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Guest post: Jackie Clark

November 22, 2011

A few weeks ago Jackie Clark got in touch with me about writing a guest post on Foot4ward. She works at Mesothelioma Cancer Alliance in the States and has worked with people coping with cancer. Following on from my earlier post about why people run, Jackie wanted to share the experience of one of the women she works with. (Due to the personal nature of the story, the runner prefers to remain anonymous.)

During my marathon running experiences I have come into contact with so many wonderful people who run for various purposes. Some run for their health, some run because it keeps them sane, and others like my friend runs for her daughter’s school. Below I would like to share with you all a telling story about a strong woman and mother who was diagnosed with cancer during her marathon training.

Typical Day… Not So Much

I was all set to go running that morning when I remembered that I had a doctor’s appointment to attend to first.

Of course I did not want to go; I have always had a healthy fear of doctors. All they do is give you bad news! However, I had been training for my marathon for six months and I was in the best shape of my life. I was actually looking forward to showing off those pesky heart scans and kicking the crap out of the air when the doctor hit my knee with that little rubber hammer.

He would ask me, “How did you get in such good shape in such a short period of time?” I would tell him, “I am getting ready to run a marathon for the school system in our district. My daughter is in the fifth grade right now. It’s almost like I’m saving her. I feel like a superhero.”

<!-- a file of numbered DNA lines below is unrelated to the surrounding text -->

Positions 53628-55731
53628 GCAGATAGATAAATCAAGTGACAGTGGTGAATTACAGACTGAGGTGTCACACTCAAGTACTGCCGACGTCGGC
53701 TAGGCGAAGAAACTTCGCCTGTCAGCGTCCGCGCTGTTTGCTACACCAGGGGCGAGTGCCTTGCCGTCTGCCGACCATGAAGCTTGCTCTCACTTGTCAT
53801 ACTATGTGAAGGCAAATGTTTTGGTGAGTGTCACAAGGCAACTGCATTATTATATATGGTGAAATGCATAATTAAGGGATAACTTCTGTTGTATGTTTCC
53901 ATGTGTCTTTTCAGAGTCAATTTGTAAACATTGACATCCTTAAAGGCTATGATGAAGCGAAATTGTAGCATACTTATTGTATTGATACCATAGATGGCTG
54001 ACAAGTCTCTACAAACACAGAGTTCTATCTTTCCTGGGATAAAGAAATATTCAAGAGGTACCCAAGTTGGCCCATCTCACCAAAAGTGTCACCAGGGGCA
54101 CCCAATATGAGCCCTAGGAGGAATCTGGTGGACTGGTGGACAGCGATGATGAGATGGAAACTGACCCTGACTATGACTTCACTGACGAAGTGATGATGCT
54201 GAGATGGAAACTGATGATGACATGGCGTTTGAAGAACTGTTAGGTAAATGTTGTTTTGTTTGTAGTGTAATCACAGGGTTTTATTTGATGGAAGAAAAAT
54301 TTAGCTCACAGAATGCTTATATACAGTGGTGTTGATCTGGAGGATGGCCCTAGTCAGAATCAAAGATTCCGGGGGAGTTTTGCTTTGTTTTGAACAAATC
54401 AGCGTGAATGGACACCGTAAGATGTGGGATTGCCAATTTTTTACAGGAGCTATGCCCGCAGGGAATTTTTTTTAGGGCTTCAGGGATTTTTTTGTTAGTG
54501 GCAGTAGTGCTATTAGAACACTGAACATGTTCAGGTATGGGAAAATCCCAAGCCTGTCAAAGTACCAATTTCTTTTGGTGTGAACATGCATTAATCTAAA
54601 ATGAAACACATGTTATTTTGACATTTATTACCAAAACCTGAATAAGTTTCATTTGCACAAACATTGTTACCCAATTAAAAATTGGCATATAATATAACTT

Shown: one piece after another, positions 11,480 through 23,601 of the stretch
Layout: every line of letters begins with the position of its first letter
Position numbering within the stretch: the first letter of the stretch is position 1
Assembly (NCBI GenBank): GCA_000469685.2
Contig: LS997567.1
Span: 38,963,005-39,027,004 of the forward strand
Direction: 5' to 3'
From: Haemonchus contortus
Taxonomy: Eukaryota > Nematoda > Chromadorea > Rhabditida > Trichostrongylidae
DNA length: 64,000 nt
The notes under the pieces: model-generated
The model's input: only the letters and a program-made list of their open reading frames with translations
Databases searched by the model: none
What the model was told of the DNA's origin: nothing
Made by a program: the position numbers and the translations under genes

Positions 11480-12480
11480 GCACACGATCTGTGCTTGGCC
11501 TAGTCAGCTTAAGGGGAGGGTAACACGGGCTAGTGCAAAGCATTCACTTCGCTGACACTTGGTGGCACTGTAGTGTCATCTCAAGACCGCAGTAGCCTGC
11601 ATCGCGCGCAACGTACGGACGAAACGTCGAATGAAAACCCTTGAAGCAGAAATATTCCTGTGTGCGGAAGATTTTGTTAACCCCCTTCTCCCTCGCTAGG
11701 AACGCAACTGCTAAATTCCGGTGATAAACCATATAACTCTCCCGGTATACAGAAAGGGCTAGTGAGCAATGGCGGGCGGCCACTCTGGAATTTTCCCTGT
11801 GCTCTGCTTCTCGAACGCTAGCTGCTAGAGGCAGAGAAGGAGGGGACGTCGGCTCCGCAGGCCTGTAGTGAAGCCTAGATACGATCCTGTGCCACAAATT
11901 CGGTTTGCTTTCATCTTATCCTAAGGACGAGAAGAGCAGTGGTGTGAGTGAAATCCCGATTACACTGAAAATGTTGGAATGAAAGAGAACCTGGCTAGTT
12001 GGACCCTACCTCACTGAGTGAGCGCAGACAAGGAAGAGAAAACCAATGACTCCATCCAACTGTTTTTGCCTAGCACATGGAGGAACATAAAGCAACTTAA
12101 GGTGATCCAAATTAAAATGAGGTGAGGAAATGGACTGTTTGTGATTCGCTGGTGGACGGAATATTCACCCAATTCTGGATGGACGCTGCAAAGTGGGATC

He would smile and continue the motions of this visit, but both he and I would know that this is completely unnecessary. We would spend the time talking about this and that and my superhero-ness, and then I would jump up off of the table, ready to go train again.

Well, as soon as I walk in, Mr. Bad News himself takes me away from the table and pulls me into his office. He says that he was glad that I could come by today and that he had something to share with me.

He gave me his prognosis for mesothelioma. He asked me if I had been feeling short of breath lately or if I found it difficult to sustain prolonged activity.

As he was saying these things, darn him, I did recall that my training had seemed to plateau for quite some time, and I had found myself short of breath after running businesses that I had been accustomed to before. He looked very thoughtful as I explained all of this to him, nodding every once in a while and jotting something in a notepad of his.

All of this calm behavior on his part was making me increasingly jittery. I asked him what I should do.

The answer he gave me was long, thoughtful and all full of bad news. However, he also told me, “Never stop running.”

I told him, “No problem, doc.”

And I have not stopped running since. I am still training for my kid’s marathon. I am sharper than ever because my mind is in the process now. I am able to push myself farther even though my physical limitations should be greater.A runner completing a marathon

This is perhaps the best that I have ever performed under pressure. I actually want to thank the doctor; because I never would have known how much pressure I was actually under if not for his bad news. And I never would have known how easy it is to overcome that pressure through sheer force of will and a positive outlook.

I have reconsidered my position on doctors and bad news. I find both incredibly inspiring now.

When I crossed the finish line of that marathon, I felt like I had just won the Olympics. My daughter was screaming and cheering, and though she didn’t know it, I had just earned tens of thousands of dollars to help her school. And I really think that I would not have been able to do it without a mesothelioma prognosis – who would have thought?

Jackie Clark joined the Mesothelioma Cancer Alliance in 2009 as research assistant after graduating with a bachelor’s degree in English and a minor in fitness and nutrition. Jackie’s experience in technical and medical research has allowed her to assist in the development of medical content and outreach efforts, with specializations in alternative care, cancer support programs, and social media campaigns.

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